Hilton Hotel Sydney deal to Baring Private Equity looms as marker of Chinese exit

The Hilton Sydney, above, has been revamped several times since opening in 1974, including a refurbishment in 2020. A sale in the mooted $530m-$540m range would be the country’s largest for a hotel.

The top echelon of hotels are again trading with the latest move being made by Baring Private Equity Asia, which is circling the luxurious Hilton Hotel Sydney in a play worth up to $540m.

The Asian-based group is in due diligence on a purchase that would mark the exit of Chinese-founded trading house Bright Ruby from the local market, with a profit after it picked up the George St hotel back in 2015 for $442m and was overhauled last year.

Bright Ruby would join the ranks of Chinese groups that have sold off assets or wound back their ambitions in Australia as the landscape shifts against them. The company has already sold off its Sydney office assets but still owns hotels in Japan and Europe.

Bright Ruby was linked to a Chinese steel billionaire Du Shuanghua, who confessed to paying bribes for Australian iron ore and continued to trade with major Aussie companies for years even after the scandal became public in 2010, according to the Pandora Papers expose this year.

In 2010, Mr Du admitted to paying $US9.4m ($12.9m) for access to iron ore, including delivering money stashed in boxes to Rio executive Wang Yong, who was sentenced to 14 years in jail. Mr Du was never prosecuted, with the court finding he had been a victim of others’ schemes.

The Hilton Sydney is one of the city‘s best-loved properties and has been revamped multiple times since opening in 1974, including a refurbishment in 2020, and sale in the mooted $530m-$540m range would be the country’s largest-ever.

The 587-room hotel undertook a two-year overhaul that bolstered its stock which brought larger room styles into service. It also sports Luke Mangan’s flagship restaurant Glass and the heritage-listed underground Marble Bar.

Luke Mangan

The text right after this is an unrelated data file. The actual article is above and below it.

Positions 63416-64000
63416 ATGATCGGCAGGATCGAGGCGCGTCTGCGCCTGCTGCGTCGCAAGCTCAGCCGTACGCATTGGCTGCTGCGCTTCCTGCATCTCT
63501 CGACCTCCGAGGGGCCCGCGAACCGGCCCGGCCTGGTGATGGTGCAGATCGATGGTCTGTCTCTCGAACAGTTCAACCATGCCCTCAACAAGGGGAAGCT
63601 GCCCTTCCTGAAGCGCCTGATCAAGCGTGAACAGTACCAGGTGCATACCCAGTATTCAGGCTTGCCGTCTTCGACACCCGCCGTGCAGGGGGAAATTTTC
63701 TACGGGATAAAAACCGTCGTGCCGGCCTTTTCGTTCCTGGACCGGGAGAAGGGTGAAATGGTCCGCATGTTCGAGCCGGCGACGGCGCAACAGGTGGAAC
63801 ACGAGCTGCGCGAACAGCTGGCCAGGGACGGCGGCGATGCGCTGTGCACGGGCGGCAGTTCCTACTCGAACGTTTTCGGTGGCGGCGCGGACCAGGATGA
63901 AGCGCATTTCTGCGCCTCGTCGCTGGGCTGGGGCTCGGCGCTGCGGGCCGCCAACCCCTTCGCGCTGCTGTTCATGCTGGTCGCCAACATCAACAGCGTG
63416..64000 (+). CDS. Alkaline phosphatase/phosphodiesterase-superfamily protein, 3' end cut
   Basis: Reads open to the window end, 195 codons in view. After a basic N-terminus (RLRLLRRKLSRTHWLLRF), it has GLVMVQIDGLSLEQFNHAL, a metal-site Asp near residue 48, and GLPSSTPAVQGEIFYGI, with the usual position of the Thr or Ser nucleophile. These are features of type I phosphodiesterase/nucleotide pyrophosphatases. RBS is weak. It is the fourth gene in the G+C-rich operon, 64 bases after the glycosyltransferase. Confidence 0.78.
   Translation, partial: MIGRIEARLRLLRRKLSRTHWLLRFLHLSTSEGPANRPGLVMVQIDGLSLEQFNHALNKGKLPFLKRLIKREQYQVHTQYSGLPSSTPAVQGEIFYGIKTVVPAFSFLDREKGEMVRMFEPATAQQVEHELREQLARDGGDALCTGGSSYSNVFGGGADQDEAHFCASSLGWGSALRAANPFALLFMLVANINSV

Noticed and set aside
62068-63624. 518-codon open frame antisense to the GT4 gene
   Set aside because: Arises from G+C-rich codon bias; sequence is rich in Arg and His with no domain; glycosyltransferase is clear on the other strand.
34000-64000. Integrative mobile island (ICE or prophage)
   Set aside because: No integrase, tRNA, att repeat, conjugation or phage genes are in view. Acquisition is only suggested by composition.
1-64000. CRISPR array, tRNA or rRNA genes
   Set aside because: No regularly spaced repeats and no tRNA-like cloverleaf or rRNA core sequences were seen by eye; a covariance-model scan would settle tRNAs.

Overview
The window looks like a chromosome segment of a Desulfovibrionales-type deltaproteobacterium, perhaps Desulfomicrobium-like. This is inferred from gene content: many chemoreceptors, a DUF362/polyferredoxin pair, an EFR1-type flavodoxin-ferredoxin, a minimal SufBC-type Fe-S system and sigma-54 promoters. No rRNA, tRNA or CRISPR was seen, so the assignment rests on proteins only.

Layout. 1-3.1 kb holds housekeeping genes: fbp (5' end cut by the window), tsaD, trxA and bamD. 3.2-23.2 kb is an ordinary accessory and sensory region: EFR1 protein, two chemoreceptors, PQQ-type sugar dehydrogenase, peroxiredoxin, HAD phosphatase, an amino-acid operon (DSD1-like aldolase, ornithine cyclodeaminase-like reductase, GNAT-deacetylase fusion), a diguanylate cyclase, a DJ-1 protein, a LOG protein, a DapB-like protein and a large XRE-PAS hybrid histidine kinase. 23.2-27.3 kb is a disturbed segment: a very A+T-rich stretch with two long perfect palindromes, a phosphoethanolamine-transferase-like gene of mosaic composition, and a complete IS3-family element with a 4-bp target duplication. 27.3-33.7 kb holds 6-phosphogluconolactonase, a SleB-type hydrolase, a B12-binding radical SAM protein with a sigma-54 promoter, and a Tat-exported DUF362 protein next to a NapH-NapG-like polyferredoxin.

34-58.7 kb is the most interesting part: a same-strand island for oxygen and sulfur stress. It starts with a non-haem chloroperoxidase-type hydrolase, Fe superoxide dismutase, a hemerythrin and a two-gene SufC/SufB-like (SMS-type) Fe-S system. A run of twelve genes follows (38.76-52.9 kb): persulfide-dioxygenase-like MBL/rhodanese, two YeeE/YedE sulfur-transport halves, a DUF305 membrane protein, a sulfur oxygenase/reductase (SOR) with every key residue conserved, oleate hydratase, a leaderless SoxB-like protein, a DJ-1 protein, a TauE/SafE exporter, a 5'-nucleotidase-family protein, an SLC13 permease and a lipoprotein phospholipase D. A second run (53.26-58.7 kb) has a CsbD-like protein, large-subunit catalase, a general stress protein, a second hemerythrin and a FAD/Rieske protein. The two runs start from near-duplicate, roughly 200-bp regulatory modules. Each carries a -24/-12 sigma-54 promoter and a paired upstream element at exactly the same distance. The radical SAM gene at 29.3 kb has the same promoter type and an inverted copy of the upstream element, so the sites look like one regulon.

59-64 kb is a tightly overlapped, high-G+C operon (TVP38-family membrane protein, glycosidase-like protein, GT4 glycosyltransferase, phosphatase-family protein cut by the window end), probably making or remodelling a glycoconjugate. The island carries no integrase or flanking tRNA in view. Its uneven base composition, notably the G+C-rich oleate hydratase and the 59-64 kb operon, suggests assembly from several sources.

The hotel, known for its Luke Mangan restaurant, last sold in 2015 for $442m. Above, chef Mangan at the hotel. Picture: Richard Dobson

JLL Hotels & Hospitality Group’s Mark Durran is understood to be handling the sale, which also drew interest from Brookfield and Salter Brothers, as well as other private equity players, but he did not return calls.

While hotels are yet to come back to levels hit during the Chinese boom they are again starting to approach the $1m a room mark.

Five-star hotels have begun changing hands in the wake of the pandemic with Sydney the focus for deal making so far as investors play the reopening trade.

Private equity group KKR last month made a bet on the market turning around by backing two local funds managers which bought the dowager Sofitel Sydney Wentworth in a $315m deal. The hotel was bought by a venture between local firms Futuro Capital and Marprop, which have been backed by the famed US firm.

Buyers are hoping to replicate the US experience where hospitality assets have jumped as vaccinations are rolled out and travel picks up.

But the local hospitality scene is awaiting further border openings ­before a full recovery kicks off.

Hong Kong-based Baring Private Equity Asia has already forged into Australia. It backed a separate move by Futuro Capital for Melbourne’s historic Tivoli Arcade, shops and car park on Bourke Street in Melbourne’s CBD.

That delivered Futuro control of an entire Bourke Street complex after it bought the 14-storey part of the tower from RMIT University for $133m. BPEA and Singapore-listed SLB Developments backed that consolidation play.

Now, Singapore-based Bright Ruby is following in the footsteps of Chinese group Greenland, in selling its local centrepiece hotel holding.

Greenland sparked the Chinese property boom when it forged into the Australian market in 2013, spending millions of dollars converting old public infrastructure in Sydney’s Pitt St into the five star 172-room Primus Hotel which it sold this year to the Pro-Invest Group for $132m, and the Greenland Centre Sydney, which was officially opened this week.